…. The only problem was it was a manual driver… and neither John or I knew how to drive one of those. HA! With the encouragement of Ernie and Glenda— we decided to go for it anyways because it is “easssyyyy, no big deal!” … SO, we rented the dang thing (would cost $775 if we didn’t get it to Townsville within the 3 days) and set out to learn how to drive it…. on the opposite side of the road… on the opposite side of the car. WHAT WERE WE THINKING.

After an hour and a half of perseverance, patience (on everyone’s part), several near death experiences, stalling every three seconds in rainy— terrible road conditions, and a lot of circles around a parking lot, John (kind-of) figured out how to drive manual.

It was bad. I remember thinking to myself (as I was being thrown around the back of the campervan)—— “how much are we going to need to pay Ernie to get him to drive this thing up to Townsville for us...?”

As always, I had faith in John and we ended up making it to Townsville and camped there for a night at one of the many camper lots. It was DEFINITELY an experience… my knuckles are still white from clutching the “oh sh** handle!!* LOL.


Our first road trip stop was Bowen. It was a beautiful little beach town with some awesome lookout spots and great hiking. We grabbed a coffee and hiked along some of the trails here.

iced coffee came with a scoop of vanilla ice cream!

iced coffee came with a scoop of vanilla ice cream!



Townsville was our next stop (3 hours from Airlie) and we went straight to the Billabong Sanctuary to see all of the kangaroos, koalas, crocs, and wombats! We then ended up camping in a campervan lot that was close to where we were dropping off the campervan the next day!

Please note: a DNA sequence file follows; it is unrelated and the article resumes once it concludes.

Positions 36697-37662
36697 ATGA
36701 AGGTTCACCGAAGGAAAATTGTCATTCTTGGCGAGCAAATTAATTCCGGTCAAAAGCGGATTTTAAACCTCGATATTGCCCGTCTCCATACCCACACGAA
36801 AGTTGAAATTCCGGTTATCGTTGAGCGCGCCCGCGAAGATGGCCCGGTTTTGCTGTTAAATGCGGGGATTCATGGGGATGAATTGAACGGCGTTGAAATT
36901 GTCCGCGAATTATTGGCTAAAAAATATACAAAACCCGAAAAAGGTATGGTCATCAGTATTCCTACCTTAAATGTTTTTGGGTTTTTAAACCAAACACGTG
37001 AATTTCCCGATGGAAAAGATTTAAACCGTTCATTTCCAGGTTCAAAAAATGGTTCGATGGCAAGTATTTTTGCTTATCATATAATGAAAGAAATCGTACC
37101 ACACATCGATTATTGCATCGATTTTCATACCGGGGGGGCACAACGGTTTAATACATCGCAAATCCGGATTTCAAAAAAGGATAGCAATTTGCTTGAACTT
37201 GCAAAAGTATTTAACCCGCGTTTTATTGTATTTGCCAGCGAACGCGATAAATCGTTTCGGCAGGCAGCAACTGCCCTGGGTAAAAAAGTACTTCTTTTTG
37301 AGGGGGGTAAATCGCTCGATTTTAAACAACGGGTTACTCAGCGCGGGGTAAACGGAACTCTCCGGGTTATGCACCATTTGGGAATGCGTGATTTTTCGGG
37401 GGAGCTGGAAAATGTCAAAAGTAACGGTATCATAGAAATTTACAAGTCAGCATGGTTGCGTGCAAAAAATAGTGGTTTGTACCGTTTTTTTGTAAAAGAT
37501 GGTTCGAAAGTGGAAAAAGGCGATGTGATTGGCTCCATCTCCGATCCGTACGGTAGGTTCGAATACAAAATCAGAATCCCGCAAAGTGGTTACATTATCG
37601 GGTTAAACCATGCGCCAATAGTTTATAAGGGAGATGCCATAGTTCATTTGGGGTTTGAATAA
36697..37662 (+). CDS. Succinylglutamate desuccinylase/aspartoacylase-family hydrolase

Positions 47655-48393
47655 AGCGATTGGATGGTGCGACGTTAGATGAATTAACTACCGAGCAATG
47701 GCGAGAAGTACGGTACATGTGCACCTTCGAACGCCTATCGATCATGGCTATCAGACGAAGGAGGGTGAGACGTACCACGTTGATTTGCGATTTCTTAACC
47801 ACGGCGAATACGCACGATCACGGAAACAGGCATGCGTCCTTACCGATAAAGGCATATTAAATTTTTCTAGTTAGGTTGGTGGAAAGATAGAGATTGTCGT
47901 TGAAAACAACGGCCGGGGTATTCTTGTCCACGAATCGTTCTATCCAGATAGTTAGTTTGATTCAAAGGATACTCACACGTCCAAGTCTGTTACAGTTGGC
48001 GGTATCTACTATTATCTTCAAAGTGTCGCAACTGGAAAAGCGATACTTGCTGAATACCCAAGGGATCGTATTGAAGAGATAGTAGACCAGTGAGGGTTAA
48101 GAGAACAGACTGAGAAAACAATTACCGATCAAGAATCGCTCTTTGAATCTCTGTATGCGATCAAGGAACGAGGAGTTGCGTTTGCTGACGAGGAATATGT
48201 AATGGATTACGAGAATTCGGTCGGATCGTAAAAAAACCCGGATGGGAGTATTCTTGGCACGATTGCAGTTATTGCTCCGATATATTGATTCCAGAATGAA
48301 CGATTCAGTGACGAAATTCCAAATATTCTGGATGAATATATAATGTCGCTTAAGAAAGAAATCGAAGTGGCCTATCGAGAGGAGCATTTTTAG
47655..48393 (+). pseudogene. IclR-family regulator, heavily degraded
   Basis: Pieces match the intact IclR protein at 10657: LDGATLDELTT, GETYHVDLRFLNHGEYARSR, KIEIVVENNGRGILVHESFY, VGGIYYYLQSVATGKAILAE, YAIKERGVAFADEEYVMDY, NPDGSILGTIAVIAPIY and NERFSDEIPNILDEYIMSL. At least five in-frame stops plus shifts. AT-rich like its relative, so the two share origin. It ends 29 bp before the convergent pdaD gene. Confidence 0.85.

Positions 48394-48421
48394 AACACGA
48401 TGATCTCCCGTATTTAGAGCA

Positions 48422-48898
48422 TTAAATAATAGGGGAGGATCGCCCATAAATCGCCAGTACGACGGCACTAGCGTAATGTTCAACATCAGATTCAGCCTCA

After we dropped off the van, we had to walk to a car rental place and rented a small car to drive the rest of the way. We tried to find another Imoova, but nothing was available. I’m just happy we made it to the place we were supposed to in one piece!! LOL.

We grabbed breakfast while we waited on the car and then we were on our way! We stopped at random places during the drive and ultimately stayed in Mission Beach. It was a rainy day, so we hung out at a couple restaurant bars, played cards and then worked on finding a place to stay. We were pretty tired after our traumatic experience the day before… so we found a cheap hostel to stay at.

It’s always at this point in our trip that John starts to PANIC about money, so the hostel for $30 that night seemed like a good idea. BAD. BAD IDEA. I wish I had taken pictures… lol no I don’t… I’m actually still trying to block that night out of my mind.

Mission beach was a cute little town though… and if we hadn’t spent all our money at this point I would have definitely gone skydiving here!!


Our next and final stop was Cairns! On our way there, we found this place to stay called Cairns City Palms and we really liked it! It had an outdoor grill and kitchen and was perfect for what we needed! It also seemed like the Taj Mahal compared to the hostel from the night before. HAHA


-Scuba Dive or Snorkel The Great Barrier Reef… we went through the “Reef Experience” which included both scuba and snorkeling— AMAZING experience! Highly recommend!